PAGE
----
Privacy . . . or accountability? Consider a biblical perspective of the debate surrounding the TraceTogether app and token.
The nationwide distribution of the TraceTogether token and the call for Singaporeans to download the TraceTogether App onto their mobile phones has raised a question in some people’s minds: Will it allow someone to spy on me?
While the authorities have made clear that the token and app are strictly meant for contact tracing purposes, which will help stem the spread of Covid-19 infection, some are worried that the device and app can be used to track where they go and what they do.
Concerns about the invasion of privacy are understandable. In recent years, the unauthorised collection and use of personal information has become a hot issue, and new rules and laws have been enacted to protect privacy. No longer are we expected to give our IC number except for official reasons, and more efforts are being made to protect any personal data collected.
Undoubtedly, Christians may also have these concerns about the TraceTogether app and token. But what other perspectives can we, as believers, consider?
The Bible offers some interesting insights on the concept of community and the sharing of information. What’s striking is that both in Old and New Testament times, following God and walking in His ways were never meant to be individual matters.
Romans 12:5 spells out the foundational truth behind this—“In Christ we, though many, form one body, and each member belongs to all the others”—while Hebrews 10:24–25 lays out the practice of this truth: “Let us consider how we may spur one another on toward love and good deeds, not giving up meeting together . . . but encouraging one another.”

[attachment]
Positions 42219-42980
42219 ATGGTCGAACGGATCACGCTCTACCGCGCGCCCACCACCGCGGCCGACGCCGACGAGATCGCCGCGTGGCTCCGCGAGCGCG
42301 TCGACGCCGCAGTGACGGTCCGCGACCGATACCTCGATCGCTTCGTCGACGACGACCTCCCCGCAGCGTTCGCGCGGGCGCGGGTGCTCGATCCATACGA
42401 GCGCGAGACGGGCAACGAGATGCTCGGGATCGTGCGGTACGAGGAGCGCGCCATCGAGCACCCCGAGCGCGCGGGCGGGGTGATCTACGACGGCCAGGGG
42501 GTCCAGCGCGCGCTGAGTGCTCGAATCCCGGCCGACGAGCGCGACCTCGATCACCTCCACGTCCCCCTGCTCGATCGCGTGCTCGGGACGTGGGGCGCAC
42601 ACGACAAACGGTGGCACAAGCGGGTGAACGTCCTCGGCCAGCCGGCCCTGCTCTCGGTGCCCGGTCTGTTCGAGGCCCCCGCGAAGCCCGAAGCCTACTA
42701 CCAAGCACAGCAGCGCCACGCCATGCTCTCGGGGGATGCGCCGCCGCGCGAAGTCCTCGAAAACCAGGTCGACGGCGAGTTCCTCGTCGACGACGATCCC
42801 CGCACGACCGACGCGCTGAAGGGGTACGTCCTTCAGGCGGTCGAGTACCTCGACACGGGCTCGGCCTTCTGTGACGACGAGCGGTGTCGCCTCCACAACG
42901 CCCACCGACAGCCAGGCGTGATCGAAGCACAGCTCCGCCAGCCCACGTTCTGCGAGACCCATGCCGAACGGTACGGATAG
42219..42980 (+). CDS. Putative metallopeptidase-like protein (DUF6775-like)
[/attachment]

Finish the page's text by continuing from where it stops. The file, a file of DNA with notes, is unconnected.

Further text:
The walk of faith and pursuit of holiness is thus not just an individual affair. In 1 Corinthians 5, Paul deals with sin at a community level, urging the church to deal with various issues as a group. While we are accountable to God for behaviour as individuals, we also have a responsibility to help our brothers and sisters in Christ walk in holiness.
Paul also observes that when we walk in a manner that is blameless and upright, our behaviour can inspire and convict others. If you “become blameless and pure, children of God without fault in a warped and crooked generation”, he notes, “you will shine among them like stars in the sky as you hold firmly to the word of life” (Philippians 2:15–16).
Some people counter privacy concerns by saying, “If I have nothing to hide, then I don’t have to worry.” But I think that might be seen as trivialising the principle of privacy: even if I’ve done nothing wrong, I might want to keep certain personal things private and confidential simply because they are close to my heart.
Philippians 2:15–16, however, sees this whole issue in a somewhat different light. If we walk blameless and pure, we might want to show others what we have done, so that God (and not us) will be glorified.
And what better way to glorify God than to show that His unlimited love for us will lead us to love others as ourselves? As Philippians 2:3–4 urges us: “In humility value others above yourselves, not looking to your own interests but each of you to the interests of the others.”
One of the biggest sacrifices that Jesus made when He came to earth and died for us was that of His rights—His right to be worshipped and respected, and His right to justice and a fair trial. For love, He was willing to give all this up.
So what does all this mean for contact tracing efforts in Singapore? I believe the Bible offers us a counter-culture perspective of the issue. Some of us will continue to have concerns about our privacy, and this is to be understood. Our desire to keep some things personal and confidential is important.
At the same time, let’s also see the TraceTogether device and app as something that we will participate in for the sake others. Contact tracing will help us as a community to prevent the spread of Covid-19, for the battle against the coronavirus, as we have seen, has to be a collective effort if we want to succeed. Let us not see it as something we must do, but something we want to do—for others’ sake.